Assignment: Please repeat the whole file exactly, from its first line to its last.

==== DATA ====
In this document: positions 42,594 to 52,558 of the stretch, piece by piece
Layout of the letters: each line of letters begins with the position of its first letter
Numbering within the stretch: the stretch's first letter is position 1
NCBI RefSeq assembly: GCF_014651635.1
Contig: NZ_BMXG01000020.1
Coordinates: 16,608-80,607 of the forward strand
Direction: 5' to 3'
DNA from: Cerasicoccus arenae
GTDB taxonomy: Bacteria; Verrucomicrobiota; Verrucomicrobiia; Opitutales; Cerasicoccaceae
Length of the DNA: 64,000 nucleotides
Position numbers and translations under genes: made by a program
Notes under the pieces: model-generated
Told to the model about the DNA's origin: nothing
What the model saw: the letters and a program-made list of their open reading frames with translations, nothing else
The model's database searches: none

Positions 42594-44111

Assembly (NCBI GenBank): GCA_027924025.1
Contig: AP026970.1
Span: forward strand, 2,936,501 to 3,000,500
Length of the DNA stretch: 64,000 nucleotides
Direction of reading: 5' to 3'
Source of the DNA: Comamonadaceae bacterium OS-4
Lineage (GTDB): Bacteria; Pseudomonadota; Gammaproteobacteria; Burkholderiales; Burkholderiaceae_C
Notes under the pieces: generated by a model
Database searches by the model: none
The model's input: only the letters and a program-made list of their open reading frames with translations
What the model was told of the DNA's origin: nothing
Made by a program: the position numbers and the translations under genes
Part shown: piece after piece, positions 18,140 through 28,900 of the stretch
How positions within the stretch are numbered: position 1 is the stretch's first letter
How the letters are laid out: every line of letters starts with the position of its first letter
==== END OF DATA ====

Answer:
In this document: positions 42,594 to 52,558 of the stretch, piece by piece
Layout of the letters: each line of letters begins with the position of its first letter
Numbering within the stretch: the stretch's first letter is position 1
NCBI RefSeq assembly: GCF_014651635.1
Contig: NZ_BMXG01000020.1
Coordinates: 16,608-80,607 of the forward strand
Direction: 5' to 3'
DNA from: Cerasicoccus arenae
GTDB taxonomy: Bacteria; Verrucomicrobiota; Verrucomicrobiia; Opitutales; Cerasicoccaceae
Length of the DNA: 64,000 nucleotides
Position numbers and translations under genes: made by a program
Notes under the pieces: model-generated
Told to the model about the DNA's origin: nothing
What the model saw: the letters and a program-made list of their open reading frames with translations, nothing else
The model's database searches: none

Positions 42594-44111

Assembly (NCBI GenBank): GCA_027924025.1
Contig: AP026970.1
Span: forward strand, 2,936,501 to 3,000,500
Length of the DNA stretch: 64,000 nucleotides
Direction of reading: 5' to 3'
Source of the DNA: Comamonadaceae bacterium OS-4
Lineage (GTDB): Bacteria; Pseudomonadota; Gammaproteobacteria; Burkholderiales; Burkholderiaceae_C
Notes under the pieces: generated by a model
Database searches by the model: none
The model's input: only the letters and a program-made list of their open reading frames with translations
What the model was told of the DNA's origin: nothing
Made by a program: the position numbers and the translations under genes
Part shown: piece after piece, positions 18,140 through 28,900 of the stretch
How positions within the stretch are numbered: position 1 is the stretch's first letter
How the letters are laid out: every line of letters starts with the position of its first letter